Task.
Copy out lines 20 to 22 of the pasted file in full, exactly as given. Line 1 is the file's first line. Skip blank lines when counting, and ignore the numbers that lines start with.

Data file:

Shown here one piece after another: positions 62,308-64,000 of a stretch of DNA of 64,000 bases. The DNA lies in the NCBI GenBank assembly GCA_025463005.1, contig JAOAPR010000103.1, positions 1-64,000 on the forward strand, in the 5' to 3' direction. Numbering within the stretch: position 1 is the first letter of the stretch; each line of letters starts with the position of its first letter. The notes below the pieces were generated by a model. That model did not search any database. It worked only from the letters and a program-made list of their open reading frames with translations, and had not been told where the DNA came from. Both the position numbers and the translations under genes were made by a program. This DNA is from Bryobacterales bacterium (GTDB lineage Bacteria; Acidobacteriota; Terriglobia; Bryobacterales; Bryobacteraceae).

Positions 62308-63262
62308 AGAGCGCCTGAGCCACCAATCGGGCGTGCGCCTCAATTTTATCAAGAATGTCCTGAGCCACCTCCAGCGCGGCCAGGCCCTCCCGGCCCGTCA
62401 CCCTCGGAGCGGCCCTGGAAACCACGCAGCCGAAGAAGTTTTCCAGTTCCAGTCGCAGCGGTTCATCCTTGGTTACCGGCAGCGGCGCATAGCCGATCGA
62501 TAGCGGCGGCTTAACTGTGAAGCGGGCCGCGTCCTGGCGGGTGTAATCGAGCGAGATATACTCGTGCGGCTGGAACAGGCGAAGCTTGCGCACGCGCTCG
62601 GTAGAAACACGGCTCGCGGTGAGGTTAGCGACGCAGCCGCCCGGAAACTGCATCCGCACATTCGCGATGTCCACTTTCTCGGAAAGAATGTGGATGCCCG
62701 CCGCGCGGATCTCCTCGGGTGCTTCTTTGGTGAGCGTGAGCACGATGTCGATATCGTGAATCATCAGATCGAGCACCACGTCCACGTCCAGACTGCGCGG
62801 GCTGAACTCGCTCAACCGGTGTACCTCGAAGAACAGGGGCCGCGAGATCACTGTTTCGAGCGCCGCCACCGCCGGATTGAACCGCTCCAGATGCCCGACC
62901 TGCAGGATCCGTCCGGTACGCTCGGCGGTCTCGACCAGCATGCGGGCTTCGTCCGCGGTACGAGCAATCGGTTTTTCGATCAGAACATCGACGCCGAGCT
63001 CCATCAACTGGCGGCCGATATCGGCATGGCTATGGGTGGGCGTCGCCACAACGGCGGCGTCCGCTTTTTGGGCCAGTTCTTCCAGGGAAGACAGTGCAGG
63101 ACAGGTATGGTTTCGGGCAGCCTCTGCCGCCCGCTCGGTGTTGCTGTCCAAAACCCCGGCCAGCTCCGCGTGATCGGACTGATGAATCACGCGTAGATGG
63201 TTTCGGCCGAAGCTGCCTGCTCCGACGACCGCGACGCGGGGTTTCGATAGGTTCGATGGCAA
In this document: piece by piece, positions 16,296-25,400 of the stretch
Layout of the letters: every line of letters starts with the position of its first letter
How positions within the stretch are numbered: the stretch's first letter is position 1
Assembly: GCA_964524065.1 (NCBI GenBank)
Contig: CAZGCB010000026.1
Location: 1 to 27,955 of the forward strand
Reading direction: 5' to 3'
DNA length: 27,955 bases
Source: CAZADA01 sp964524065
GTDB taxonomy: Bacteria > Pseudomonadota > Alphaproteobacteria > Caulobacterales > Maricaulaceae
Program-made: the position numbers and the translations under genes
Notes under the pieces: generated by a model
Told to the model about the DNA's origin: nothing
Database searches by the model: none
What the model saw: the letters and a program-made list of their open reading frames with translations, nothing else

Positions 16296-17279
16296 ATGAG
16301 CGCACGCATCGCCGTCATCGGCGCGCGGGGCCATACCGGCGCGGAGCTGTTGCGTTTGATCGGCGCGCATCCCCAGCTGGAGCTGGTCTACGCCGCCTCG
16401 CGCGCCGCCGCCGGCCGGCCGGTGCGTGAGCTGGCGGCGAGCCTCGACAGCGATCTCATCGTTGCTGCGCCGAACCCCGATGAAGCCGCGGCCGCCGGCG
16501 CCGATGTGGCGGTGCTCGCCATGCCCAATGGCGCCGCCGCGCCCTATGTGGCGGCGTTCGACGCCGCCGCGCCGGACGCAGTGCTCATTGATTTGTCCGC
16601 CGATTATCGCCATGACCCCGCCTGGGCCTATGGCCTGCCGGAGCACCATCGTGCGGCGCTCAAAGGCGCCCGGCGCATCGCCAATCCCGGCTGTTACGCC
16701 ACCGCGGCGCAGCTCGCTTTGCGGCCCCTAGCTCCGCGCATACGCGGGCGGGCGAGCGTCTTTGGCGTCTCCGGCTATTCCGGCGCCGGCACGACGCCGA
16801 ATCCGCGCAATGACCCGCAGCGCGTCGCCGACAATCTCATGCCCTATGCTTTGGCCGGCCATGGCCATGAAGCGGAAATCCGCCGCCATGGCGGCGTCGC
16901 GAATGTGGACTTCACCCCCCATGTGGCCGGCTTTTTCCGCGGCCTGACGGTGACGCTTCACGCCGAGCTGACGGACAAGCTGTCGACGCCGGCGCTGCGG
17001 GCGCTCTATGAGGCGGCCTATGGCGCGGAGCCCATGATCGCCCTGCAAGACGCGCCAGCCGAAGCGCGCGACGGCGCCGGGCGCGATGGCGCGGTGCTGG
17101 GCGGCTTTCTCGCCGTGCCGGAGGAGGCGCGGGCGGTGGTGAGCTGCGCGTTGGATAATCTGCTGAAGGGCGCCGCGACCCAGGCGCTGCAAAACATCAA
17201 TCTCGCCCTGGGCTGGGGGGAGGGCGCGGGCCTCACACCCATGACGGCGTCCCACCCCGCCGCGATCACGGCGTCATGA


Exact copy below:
DNA length: 27,955 bases
Source: CAZADA01 sp964524065
GTDB taxonomy: Bacteria > Pseudomonadota > Alphaproteobacteria > Caulobacterales > Maricaulaceae